Regulars and Shorts

Yoga Pose of the Month: Ardha Chandrasana

By Charlotte Bell

Dynamic balance: Half Moon Pose
—by Charlotte Bell

Some schools of yoga teach that it’s best not to practice during the full and new moons. The theory is that because our bodies are mostly made of water, like the tides of the ocean, the tides of our cells shift with the phases of the moon. During the full moon, our energies tend to rise; we are more likely to challenge ourselves to the point of injury. During the new moon, our energies tend to slow down. It is a natural time to rest.

According to this lunar-centered philosophy, the middle of the moon cycle is the optimum time to practice. It is the time when our energies are naturally balanced between extremes.

This month’s pose is named for that dynamic balance. Half Moon Pose (Ardha Chandrasana) balances strong, active rooting with lightness and expansion. The shape of the pose suggests that it’s all about expansion. But expansion comes from establishing a stable foundation.

Every one of yoga’s asanas contains this dynamic balance, because some part of your body is on the ground and the rest of it is above—unless you’re levitating, of course. Half Moon Pose just demonstrates it more dramatically than most.

This pose strengthens your legs and abdomen, while it stretches your hamstrings, calves and shoulders. It both strengthens and lengthens the spine. The pose expands your chest, freeing your breath. It is therapeutic for stress, digestive issues, anxiety and fatigue. Finally, it builds balance and stability.

Stand on a nonskid mat with your feet a leg length apart. Turn your right leg out 90 degrees so that the center of your knee, thigh and ankle are aligned with each other. Turn your left leg and foot inward, allowing your pelvis to turn inward until you feel a solid rooting through your left foot. Move into Trikonasana (see inset). Take a few deep breaths into your navel area, expanding your breath out into your head, tailbone, arms and legs.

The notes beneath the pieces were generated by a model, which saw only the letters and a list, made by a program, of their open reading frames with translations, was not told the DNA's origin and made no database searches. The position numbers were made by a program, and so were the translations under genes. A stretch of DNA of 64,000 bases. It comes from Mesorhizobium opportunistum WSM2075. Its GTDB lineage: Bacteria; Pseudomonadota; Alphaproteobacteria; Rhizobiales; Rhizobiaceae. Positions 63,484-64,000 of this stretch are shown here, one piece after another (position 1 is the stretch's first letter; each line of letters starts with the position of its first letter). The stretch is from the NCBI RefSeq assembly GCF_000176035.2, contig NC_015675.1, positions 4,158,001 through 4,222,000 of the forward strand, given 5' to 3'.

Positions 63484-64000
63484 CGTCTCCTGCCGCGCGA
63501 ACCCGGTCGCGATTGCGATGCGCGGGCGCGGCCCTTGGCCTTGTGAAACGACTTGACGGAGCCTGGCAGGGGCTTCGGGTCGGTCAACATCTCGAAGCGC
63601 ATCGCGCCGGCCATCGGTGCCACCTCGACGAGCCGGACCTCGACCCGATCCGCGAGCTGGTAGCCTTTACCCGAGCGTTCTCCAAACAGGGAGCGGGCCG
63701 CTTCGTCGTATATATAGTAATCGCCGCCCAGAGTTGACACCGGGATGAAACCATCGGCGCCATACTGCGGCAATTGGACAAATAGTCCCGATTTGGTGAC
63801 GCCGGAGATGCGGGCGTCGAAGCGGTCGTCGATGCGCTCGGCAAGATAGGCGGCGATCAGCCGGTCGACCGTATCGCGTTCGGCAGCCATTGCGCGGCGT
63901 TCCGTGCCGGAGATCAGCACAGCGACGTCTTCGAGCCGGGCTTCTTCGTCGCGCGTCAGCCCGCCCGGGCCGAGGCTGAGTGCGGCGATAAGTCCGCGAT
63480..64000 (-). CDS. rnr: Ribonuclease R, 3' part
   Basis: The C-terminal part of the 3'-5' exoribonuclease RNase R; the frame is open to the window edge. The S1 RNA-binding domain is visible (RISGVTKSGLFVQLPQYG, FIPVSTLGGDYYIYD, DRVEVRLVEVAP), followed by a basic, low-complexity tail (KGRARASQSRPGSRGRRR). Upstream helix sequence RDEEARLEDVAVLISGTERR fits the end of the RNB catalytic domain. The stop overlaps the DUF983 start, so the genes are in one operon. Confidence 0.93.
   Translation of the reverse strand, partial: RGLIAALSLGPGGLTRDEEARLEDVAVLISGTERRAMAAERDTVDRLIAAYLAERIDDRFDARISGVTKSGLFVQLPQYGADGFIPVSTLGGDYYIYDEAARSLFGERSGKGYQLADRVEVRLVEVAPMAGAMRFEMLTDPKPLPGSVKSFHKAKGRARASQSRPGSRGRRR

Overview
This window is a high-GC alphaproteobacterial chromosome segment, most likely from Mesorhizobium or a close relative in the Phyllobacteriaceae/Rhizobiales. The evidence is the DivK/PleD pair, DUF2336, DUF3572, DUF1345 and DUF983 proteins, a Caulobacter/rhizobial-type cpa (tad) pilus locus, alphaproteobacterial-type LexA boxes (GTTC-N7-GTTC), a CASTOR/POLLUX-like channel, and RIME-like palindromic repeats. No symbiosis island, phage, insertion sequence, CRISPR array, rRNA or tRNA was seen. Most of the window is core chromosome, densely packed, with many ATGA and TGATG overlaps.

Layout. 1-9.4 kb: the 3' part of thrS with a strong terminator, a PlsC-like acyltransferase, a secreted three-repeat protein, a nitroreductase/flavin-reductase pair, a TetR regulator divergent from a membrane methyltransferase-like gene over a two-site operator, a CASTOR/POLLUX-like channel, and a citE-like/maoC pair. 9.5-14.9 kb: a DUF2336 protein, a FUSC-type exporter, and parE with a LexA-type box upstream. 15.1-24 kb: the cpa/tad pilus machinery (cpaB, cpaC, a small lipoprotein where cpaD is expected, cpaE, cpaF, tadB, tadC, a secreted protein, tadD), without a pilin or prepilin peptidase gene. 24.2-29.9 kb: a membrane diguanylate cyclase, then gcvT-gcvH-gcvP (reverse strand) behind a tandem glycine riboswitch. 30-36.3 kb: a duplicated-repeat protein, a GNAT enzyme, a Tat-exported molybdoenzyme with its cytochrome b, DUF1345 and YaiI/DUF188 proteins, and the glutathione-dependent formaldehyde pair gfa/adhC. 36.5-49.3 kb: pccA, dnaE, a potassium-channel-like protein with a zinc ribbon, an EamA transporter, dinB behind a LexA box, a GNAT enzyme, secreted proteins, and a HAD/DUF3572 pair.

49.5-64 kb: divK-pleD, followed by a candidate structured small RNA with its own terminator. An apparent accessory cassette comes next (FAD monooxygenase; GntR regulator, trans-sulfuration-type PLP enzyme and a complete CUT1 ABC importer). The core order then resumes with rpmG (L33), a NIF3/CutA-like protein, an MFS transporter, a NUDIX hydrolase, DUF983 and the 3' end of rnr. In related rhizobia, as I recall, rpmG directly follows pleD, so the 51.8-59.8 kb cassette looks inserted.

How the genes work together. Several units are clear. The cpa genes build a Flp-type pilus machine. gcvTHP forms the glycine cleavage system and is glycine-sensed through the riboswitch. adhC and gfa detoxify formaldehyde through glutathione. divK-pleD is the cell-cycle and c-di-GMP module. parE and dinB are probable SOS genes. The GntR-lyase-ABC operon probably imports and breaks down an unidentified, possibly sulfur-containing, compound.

Now place your left hand on your hip and shift your weight forward into your right leg. Place your right hand on a block about a foot in front of and a little to the outside of your right foot. Lift your left leg and extend it out from your pelvis. Slowly straighten your right knee, pressing your right foot into the floor. If your balance is shaky, look at the floor and focus on grounding both your right leg and right hand. If and when you feel stable, turn your chest to face forward and extend your left arm to vertical. As you actively ground your right hand and foot, expand your torso and both arms and legs.

Inhale into your abdomen, sending your inhalation out into all your limbs. After five or 10 breaths, bend your right knee. Keeping your weight over the right leg, extend the left leg out behind you, continuing to lower your body down until your left foot comes to the floor. Return to Trikonasana for a breath or two, and on an inhalation, rise up to standing.

Do not try to stack the left side of your pelvis directly over the right side in Half Moon Pose. This popular alignment instruction is not compatible with the way most people’s hip joints and sacroiliac joints are constructed and can cause instability and even joint damage down the road. Instead, rotate your rib cage to create expansion.

Stay inside your edge, at least to start. Your body will be much more suggestible to the movements created by your breath, and to any microadjustments you might want to make to refine your alignment.

If balance eludes you at the moment, and even if it doesn’t, try practicing Half Moon Pose with your back against a wall where you can focus more on the expansive nature of the pose. My students love this variation because they can experiment more freely with the relationship between grounding and expansion, and then take that kinesthetic imprint with them when they practice in the middle of the room.

Be aware of how your intentions for practice shift as the moon moves through its cycle. Then adjust the way you practice yoga to create dynamic balance. This might mean practicing with greater care during the full moon, or taking a day off from your mat on new moon days. Dynamic balance happens moment to moment. Your body will tell you what it needs. Be present for it.

This article was originally published on March 29, 2013.